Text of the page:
Dease River (Dease River Crossing to French Creek)

CanadaBritish ColumbiaNorth Inland
Submitter & Author Information
Route submitted by: 
Alistair Bryden
Trip Date : 
July 18, 2020
Additional Route Information
140 km
3 days
Loop Trip: 
Portage Information
No. of portages: 
Total Portage Distance: 
0 m
Longest Portage: 
0 m
Difficulty Ratings
River Travel: 
Lake Travel: 
Not applicable
Background Trip Info
Water Levels: 
Route Description
Access to Put-In Information: 

I recently paddled the Dease River from Dease Crossing to French Creek. While preparing for the trip, I got some helpful information from other reports. I thought I’d return the favour as information was difficult to find or outdated.

The section that I paddled was from Dease Crossing to French Creek Rec site. Working from the distances in Laurel Archer’s book, this section is approximately 140 km. You can tack on the previous section from Dease Lake to Dease Crossing and the following section from French Creek down to Lower Post if you want to paddle the full river.

Shuttle observations: The camp and outfitting operation at Dease Crossing is closed, apparently permanently. Don’t be fooled by internet references to the Dease Crossing camp site  and the outfitter website, I spent some time trying to call and email with no response.  I was told by my local shuttle driver that it was bought by “Chinese“ interests some years ago and there is little or no activity. You can access the river on the south side of the bridge. I got a reference to a very nice shuttle driver from Arctic Divide Lodge in Dease Lake, her name is Maxine and her email is   She gave me permission to list her email and told me she would be willing to run shuttles in the future . You could try them though I understand that the business is changing hands. Another local camp site near Dease Lake is Waters Edge Camp site. There is a good Grocery store in Dease Lake at the gas station though expensive as it’s the North.



Trip Journal/Log/Report/Diary: 
I paddled the river solo. I’m an experienced canoeist with many years of river experience in kayaks, canoes and rafts. Use this information as you see fit. It’s as accurate as I can make it but you are responsible  for your own decisions

I started the trip on July 18. There was a lot of rain in the area over the previous two weeks and my sense was that the river was at a relatively high summer level and would drop later in the season. However it was clear from some of the huge and plentiful log jams, that spring high water would be a completely different river.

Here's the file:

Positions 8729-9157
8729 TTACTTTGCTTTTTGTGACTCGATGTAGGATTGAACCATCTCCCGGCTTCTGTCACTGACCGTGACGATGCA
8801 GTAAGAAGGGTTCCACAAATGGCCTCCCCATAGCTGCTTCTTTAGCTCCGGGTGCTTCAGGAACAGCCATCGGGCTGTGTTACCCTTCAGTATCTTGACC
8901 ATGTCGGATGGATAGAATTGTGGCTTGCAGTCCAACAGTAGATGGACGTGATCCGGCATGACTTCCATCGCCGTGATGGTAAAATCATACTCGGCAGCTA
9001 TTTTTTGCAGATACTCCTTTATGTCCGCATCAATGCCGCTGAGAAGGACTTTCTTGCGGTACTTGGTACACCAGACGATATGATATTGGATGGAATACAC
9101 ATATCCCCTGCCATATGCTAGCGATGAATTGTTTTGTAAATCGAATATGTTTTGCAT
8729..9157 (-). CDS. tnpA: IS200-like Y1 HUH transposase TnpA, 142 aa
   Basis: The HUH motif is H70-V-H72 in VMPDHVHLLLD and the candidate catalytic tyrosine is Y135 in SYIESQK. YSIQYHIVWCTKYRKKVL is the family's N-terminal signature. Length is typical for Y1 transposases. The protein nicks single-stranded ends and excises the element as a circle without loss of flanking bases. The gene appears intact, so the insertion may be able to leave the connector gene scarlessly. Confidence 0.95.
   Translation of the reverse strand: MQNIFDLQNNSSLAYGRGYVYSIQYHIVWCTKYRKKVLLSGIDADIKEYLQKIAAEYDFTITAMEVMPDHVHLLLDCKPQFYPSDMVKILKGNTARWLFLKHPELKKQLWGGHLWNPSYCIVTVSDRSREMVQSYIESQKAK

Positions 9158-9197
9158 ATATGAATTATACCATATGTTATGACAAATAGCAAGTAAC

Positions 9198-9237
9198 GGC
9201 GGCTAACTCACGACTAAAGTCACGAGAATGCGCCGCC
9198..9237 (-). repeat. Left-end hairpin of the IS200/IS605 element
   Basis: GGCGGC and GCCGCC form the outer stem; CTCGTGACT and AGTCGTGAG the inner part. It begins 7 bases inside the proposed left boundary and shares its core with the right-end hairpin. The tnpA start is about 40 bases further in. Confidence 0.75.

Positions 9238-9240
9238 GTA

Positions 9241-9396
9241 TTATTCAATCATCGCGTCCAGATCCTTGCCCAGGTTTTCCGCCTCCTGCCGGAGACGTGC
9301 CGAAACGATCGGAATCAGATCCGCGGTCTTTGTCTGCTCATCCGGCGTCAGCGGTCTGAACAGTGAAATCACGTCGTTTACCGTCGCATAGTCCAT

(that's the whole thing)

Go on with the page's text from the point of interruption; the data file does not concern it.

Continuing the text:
I paddled the river in three days. I never find a day count very useful as different people have different schedules. On river hours are much more helpful. I paddled for a total of 20 river hours. Day 1, five hours after the shuttle, Day 2, eight hours and Day 3 seven hours. I estimate that it took me 6 river hours to get to Eagle River including the lakes, another 9 river hours to the Rapid River confluence and then 5 hours to the take out.  I could easily have stretched the trip out to four days but the time on the river was the most enjoyable bit, camps were buggy so I didn’t linger.Weather was overcast with some rain. Wind about 50 percent of the time. About 60 percent of the wind was downstream, upstream wind would have slowed me down significantly and you should allow for this in trip planning. I finished a day early.

I found the section of  river that I paddled to be very straightforward. There were no rapids of any consequence, only a couple of the rapids made class 2. There was lots of wood, logjams and sweepers galore but they were all easily avoided. There were some braided sections but if in any doubt, I simply picked the most obvious route and it always worked out. It’s possible that the river would be more technical at lower levels as rocks start to emerge.

Although the river wasn’t technically challenging, it was lots of fun, plenty of moving water, great scenery. I’d recommend it. Lots of wildlife, including a couple of Moose, Beavers, Bald Eagles and lots of other bird life. No Bears on the river though I saw dozens driving up and also Arctic Fox on the road. For anyone familiar with southern Rockies, this river reminded me of the Kootenay River in Kootenay National Park.


A word on Laurel Archer’s book, Firstly, it was very helpful and  accurate, a labour of love. Thank you Laurel. I noted that her write up tends to be very conservative and cautious. This isn’t a criticism, just an observation. Her classification of the rapids is accurate but she tends to provide a detailed description of some rapids that other guidebooks would dismiss with a line or two or ignore. The book was written pre GPS and all of her guide notes refer to map references. I didn’t bother with paper maps, instead I used a Garmin map with the GPS on my cel phone which was very accurate. Laurel mentions many campsites. I couldn’t really figure out where most of them were apart from some really obvious ones but make a general note that there are some sections where there are very few sites and you just need to keep going till one appears. I grabbed one about 2 hours before Rapid River Confluence  and was glad I did because  the next Morning, I didn’t see another one for a while.
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